Publishing Info: August 16, 2016 by Random House Publishing Group, Listening Library
Genres: Young Adult, Paranormal
Find it on the web: Buy from Amazon // Goodreads
Date Completed: August 2, 2016
Related Posts: Lean Mean Thirteen (Stephanie Plum #13), Plum Lucky (Stephanie Plum #13.5), Fearless Fourteen (Stephanie Plum #14), , Finger Lickin' Fifteen (Stephanie Plum #15), Mini-Reviews: The Audition, Plum Spooky | DNF Report: Tether, Plum Spooky (Stephanie Plum #14.5), Mini-Reviews: Sizzling Sixteen (Stephanie Plum #16) & Smokin' Seventeen (Stephanie Plum #17), Sizzling Sixteen (Stephanie Plum #16), Smokin' Seventeen (Stephanie Plum #17), Explosive Eighteen (Stephanie Plum #18), Sizzling Sixteen (Stephanie Plum #16), Mini-Reviews: Notorious Nineteen (Stephanie Plum #19), Takedown Twenty (Stephanie Plum #20), Top Secret Twenty-One (Stephanie Plum #21), Notorious Nineteen (Stephanie Plum #19), Takedown Twenty (Stephanie Plum #20), Top-Secret Twenty-One (Stephanie Plum #21), , Tricky Twenty-Two (Stephanie Plum #22), Turbo Twenty-Three (Stephanie Plum #23), Sizzling Sixteen (Stephanie Plum #16), Dangerous Minds (Knight & Moon #2)
Emerson Knight is introverted, eccentric, and has little to no sense of social etiquette. Good thing he’s also brilliant, rich, and (some people might say) handsome, or he’d probably be homeless. Riley Moon has just graduated from Harvard Business and Harvard Law. Her aggressive Texas spitfire attitude has helped her land her dream job as a junior analyst with mega-bank Blane-Grunwald. At least Riley Moon thought it was her dream job, until she is given her first assignment: babysitting Emerson Knight.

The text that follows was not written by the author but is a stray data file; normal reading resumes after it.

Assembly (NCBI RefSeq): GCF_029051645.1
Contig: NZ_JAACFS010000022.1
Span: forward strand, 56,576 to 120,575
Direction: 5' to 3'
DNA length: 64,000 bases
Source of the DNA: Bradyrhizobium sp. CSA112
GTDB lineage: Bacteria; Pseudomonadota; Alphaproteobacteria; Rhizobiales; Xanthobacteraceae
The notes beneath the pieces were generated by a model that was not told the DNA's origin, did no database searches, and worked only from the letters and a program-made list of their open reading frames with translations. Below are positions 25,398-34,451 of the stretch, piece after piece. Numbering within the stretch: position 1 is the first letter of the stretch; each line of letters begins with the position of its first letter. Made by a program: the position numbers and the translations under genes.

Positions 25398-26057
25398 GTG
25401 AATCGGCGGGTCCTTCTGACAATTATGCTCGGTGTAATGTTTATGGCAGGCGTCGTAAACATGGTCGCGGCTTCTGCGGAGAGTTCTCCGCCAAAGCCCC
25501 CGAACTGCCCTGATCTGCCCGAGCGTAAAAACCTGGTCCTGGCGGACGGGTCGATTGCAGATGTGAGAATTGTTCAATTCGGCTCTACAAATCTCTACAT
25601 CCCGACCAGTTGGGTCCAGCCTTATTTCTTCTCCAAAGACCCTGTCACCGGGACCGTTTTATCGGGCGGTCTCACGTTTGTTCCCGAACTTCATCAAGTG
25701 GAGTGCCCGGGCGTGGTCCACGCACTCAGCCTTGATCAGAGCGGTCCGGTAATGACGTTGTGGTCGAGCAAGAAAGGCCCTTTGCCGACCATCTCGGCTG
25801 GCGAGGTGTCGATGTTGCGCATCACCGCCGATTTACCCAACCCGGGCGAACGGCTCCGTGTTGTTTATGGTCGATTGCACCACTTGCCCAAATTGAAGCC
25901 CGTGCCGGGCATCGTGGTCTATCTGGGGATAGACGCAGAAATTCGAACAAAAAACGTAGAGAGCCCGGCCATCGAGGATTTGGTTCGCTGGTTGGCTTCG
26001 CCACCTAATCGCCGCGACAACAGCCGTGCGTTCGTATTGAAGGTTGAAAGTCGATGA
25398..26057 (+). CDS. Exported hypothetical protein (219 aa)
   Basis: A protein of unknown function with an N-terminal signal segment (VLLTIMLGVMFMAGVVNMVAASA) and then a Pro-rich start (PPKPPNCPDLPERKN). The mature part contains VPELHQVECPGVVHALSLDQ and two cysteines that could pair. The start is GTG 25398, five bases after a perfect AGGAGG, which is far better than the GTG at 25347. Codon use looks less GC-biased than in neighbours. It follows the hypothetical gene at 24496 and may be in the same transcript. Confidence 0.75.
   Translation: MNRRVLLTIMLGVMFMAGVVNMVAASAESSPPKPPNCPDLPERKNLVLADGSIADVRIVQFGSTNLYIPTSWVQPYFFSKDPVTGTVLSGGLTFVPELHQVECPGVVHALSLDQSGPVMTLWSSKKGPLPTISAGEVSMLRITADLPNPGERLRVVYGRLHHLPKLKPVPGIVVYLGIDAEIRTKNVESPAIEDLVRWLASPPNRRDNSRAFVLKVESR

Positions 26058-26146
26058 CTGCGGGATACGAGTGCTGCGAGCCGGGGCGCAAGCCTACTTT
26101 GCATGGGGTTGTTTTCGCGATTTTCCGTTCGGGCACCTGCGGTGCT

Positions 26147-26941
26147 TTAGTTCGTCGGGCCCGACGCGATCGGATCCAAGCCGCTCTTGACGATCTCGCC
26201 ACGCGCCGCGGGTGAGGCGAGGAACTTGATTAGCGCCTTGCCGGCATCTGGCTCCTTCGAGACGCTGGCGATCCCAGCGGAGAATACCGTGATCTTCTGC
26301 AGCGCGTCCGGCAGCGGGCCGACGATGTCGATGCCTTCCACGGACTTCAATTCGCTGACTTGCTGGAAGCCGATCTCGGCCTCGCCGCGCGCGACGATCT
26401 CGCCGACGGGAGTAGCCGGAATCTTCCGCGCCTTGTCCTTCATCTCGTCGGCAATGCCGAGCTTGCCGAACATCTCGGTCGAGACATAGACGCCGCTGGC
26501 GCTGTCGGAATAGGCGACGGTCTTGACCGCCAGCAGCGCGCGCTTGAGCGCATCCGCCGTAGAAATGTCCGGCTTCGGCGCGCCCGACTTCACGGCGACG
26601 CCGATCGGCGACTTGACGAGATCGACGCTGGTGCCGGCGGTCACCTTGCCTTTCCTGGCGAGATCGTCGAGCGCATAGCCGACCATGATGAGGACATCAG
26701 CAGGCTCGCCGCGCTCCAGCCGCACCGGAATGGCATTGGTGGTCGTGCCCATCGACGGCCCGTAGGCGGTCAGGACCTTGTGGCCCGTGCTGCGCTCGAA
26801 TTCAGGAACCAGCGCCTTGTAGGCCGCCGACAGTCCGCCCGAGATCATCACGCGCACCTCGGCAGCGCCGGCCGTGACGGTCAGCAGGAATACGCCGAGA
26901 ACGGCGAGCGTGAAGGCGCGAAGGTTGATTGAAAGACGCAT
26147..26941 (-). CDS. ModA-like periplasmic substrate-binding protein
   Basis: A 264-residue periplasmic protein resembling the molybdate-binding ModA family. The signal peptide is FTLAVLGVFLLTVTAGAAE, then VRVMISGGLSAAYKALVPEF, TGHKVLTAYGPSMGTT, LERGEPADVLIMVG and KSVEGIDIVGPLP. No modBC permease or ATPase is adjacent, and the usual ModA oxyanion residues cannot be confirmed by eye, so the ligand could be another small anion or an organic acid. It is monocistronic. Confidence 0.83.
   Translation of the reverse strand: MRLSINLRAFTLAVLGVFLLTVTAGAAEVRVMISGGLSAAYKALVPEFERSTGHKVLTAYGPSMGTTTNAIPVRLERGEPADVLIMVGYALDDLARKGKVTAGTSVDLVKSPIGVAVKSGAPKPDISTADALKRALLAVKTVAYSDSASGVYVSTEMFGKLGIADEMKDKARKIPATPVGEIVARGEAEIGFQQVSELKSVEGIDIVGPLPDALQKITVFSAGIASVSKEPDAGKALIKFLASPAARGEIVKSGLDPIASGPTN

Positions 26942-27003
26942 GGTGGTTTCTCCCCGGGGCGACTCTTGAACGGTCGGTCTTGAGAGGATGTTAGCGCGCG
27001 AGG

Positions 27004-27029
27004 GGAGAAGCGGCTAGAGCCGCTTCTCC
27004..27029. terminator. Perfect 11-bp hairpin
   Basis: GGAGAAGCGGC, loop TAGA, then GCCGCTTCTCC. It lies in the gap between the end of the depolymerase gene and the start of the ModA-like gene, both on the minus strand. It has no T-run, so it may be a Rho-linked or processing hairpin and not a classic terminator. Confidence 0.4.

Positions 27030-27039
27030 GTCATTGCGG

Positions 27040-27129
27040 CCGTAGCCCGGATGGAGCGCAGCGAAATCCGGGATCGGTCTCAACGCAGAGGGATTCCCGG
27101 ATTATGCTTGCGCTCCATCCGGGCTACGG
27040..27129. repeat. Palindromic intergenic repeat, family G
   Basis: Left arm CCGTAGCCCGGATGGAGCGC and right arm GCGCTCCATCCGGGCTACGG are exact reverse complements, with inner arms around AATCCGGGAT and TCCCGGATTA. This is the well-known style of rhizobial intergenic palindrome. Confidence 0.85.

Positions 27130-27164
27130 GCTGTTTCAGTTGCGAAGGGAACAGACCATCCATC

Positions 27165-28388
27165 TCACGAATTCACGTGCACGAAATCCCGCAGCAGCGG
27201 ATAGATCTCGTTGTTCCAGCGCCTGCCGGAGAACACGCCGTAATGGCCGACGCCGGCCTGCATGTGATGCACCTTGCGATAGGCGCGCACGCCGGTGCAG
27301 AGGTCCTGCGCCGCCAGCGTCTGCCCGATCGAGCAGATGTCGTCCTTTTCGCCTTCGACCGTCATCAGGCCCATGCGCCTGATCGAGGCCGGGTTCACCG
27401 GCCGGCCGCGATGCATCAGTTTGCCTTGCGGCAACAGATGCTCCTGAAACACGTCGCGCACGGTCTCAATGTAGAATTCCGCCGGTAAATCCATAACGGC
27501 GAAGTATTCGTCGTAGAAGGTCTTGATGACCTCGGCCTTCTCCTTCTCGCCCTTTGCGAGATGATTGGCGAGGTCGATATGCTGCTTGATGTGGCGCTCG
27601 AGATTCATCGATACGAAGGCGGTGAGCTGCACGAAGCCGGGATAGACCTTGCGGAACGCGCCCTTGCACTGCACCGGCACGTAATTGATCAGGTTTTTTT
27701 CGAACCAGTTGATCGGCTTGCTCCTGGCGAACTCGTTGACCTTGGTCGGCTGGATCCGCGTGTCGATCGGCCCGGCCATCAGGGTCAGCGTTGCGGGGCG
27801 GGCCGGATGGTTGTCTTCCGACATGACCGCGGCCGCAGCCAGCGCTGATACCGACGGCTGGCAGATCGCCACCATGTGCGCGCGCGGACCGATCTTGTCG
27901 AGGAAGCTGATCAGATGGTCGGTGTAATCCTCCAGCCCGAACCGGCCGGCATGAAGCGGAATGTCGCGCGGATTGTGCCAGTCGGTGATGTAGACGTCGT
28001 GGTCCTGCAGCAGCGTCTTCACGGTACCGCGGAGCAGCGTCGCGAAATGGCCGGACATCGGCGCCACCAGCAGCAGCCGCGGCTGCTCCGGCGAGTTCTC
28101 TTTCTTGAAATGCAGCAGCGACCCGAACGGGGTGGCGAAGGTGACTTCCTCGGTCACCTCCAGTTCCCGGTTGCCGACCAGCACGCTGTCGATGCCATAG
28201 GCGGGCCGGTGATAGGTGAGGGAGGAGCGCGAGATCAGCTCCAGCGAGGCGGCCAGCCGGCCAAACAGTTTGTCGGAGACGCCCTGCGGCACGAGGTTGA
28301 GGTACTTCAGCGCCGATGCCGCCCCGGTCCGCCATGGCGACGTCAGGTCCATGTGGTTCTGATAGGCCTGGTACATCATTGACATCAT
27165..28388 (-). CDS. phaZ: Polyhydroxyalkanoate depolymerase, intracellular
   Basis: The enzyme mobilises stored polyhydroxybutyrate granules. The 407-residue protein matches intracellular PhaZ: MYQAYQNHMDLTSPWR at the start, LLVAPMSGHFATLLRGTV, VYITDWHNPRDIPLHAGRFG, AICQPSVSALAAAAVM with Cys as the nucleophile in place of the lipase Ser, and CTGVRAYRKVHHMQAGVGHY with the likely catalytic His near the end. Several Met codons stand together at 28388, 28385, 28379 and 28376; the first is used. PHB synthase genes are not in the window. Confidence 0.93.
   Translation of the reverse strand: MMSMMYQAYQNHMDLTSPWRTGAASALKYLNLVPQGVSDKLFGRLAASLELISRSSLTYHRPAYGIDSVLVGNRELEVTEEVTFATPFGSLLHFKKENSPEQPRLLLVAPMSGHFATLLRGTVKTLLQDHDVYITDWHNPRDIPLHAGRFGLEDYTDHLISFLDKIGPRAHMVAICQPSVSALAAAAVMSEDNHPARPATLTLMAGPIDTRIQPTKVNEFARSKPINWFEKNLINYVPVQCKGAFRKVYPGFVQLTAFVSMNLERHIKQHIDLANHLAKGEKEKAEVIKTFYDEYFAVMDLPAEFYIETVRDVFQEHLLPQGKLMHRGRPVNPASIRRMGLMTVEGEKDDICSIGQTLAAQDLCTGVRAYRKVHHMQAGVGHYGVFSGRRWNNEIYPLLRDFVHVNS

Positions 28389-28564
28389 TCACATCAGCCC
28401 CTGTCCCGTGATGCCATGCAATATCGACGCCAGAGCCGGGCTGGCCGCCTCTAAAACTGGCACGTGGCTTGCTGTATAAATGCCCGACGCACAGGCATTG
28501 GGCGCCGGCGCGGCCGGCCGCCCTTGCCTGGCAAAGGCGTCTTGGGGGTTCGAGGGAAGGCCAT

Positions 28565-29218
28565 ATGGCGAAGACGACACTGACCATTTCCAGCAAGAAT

What starts off as an inquiry about missing bank funds in the Knight account leads to inquiries about a missing man, missing gold, and a life-and-death race across the country. Through the streets of Washington, D.C., and down into the underground vault of the Federal Reserve in New York City, an evil plan is exposed. A plan so sinister that only a megalomaniac could think it up, and only the unlikely duo of the irrepressibly charming Emerson Knight and the tenacious Riley Moon can stop it.
CURIOUS MINDS is the first book I’ve read from Janet Evanovich that wasn’t Stephanie Plum, which makes it really hard for me NOT to compare it to Plum after reading 22 novels featuring her wacky crew (and even some novellas). I guess in a way, I have to since it’s my frame of reference for her writing.
Truthfully, it was noticeable for me that it was a new series that was not Plum. I guess it wasn’t different in a bad way, but I’ve been reading Stephanie Plum for at least five years and that series just has so much personality and CURIOUS MINDS felt just a little flatter. I know that Evanovich has other series that aren’t Stephanie Plum and now I wonder how those feel — was it this book specifically or am I feeling a Plum-hangover? I liked that it wasn’t as silly as Plum novels get sometimes and yet I found myself wanting a little more from the characters and from the plot. The plot was much more detective-like versus crazy antics which I liked! I always like a little bit of a mystery to solve. I did feel that I was getting just a touch confused with so many characters having their hands in the cookie jar.